A toddler throws pebbles into a lake, fascinated by each splash and  ripple, his own creation. Standing on tiptoes to kiss a statue, a young woman expresses the unique possibilities of love.  A man belts out tunes on a  piano, singing his own song, for love and money.

In pouring rain on a warm summer evening another man’s handstand expresses the sheer joy in shared experience.  A neighborhood eccentric leans across his porch to tell you a personal, intricate story about his house.  What unique stories the contents of a Marine’s rucksack, fresh from an Afghanistan deployment, must hold. And finally, graves in a rural cemetery bear flower and pottery offerings – visitors’  unique, yet universal expressions of honor and commitment.




















More images expressing the idea of “unique” are here:

Weekly Photo Challenge: GREEN

If there’s one subject that appears over and over in my work, it’s plants. And leaves. And green. So I thought I would depart from that and see what I can find in my files that’s green but not a plant. It was surprisingly difficult – it seems that the world is full of green but it’s mostly flora. I did find some interesting green things though. Isn’t she lovely?

She was in a store window in Goldsboro, North Carolina not too long ago.

I bet she’s still there.

Elsewhere in the south I found this green toy truck placed on a gravestone in a rural cemetery in Lee County, Florida.

The grave is inscribed with the dates March 20, 1901 – November 13, 1906.

A five and half year old boy, dead for over a hundred years, and still toys are left on his grave.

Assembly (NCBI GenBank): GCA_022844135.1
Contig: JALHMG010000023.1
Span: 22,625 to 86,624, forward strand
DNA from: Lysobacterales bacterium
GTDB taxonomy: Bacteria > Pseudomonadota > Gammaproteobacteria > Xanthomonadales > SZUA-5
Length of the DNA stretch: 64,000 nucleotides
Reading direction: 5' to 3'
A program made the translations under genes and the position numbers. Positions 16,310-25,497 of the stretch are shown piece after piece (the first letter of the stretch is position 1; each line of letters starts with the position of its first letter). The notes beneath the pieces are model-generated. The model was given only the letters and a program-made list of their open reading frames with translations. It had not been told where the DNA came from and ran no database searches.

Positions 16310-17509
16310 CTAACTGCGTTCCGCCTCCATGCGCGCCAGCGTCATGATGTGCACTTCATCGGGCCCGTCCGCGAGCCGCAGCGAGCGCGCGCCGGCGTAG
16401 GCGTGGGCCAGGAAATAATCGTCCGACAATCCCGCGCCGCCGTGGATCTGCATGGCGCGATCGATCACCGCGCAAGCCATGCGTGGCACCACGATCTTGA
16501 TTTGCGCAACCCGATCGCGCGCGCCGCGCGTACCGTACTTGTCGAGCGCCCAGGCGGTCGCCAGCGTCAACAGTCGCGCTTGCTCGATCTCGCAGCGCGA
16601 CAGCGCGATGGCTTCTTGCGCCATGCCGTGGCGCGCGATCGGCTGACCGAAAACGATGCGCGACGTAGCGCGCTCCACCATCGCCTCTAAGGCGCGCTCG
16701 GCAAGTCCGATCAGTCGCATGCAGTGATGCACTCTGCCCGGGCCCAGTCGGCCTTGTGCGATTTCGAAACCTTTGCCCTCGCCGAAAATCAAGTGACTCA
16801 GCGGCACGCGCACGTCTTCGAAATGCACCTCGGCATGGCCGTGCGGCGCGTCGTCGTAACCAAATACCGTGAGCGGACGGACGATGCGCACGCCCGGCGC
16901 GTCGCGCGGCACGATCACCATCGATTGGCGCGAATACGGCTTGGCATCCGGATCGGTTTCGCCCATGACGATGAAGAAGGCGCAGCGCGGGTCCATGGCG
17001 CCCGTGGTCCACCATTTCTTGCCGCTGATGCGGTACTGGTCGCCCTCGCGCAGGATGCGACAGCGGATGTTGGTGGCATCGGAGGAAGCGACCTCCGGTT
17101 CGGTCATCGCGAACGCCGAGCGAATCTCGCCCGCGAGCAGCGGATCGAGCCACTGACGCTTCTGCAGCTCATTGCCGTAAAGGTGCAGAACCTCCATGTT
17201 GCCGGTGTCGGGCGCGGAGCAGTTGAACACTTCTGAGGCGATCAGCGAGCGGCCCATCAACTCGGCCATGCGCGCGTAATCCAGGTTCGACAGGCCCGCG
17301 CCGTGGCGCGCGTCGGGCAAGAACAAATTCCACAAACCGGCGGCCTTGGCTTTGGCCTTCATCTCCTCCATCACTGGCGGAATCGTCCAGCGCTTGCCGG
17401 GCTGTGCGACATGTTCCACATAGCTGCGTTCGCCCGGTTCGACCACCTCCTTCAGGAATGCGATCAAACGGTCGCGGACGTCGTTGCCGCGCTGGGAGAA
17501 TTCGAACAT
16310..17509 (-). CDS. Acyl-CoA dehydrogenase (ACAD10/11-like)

Life and death are full of wonderful mysteries.

Here’s a Walking Stick in a public garden on Staten Island, in New York City. He’s being eyed from both sides but doesn’t seem to be worried about it. His translucent green color and skinny shape made him hard to spot, hence the big grin.

A bright green sign announces Trees for sale, only $5 each. This truck was parked on the side of a busy road in Ellensburg, Washington. The retired farmer who made it said he digs up unwanted trees in vacant lots, bags them and sells them out of his truck. Passes the time.

And behind him was a bus, parked hard by a shed full of hay bales and probably serving as a home for someone. On the side and back it says, “”  –  turns out that’s an “Acoustic Mountain Blues”  band. I found the story of the 1972 diesel bus, which the band was planning to convert to bio diesel fuel, on their website:

Finally, this is easily the most interesting green photo, and I didn’t take it – my son did, with a camera phone while stationed in southern Afghanistan (Marines). He knew I would love the juxtaposition of the green door, the green field and the girl with the green dress.

Green flora does creep in to several of these pictures, so I missed my goal of posting green photographs without plants.

Maybe I’ll do another Green Challenge with just leaves…

The challenge calls for bloggers to post a gallery of photos, using the WordPress gallery format. I had trouble with the formatting so these are posted in the usual one-after-the-other style. Here’s the challenge: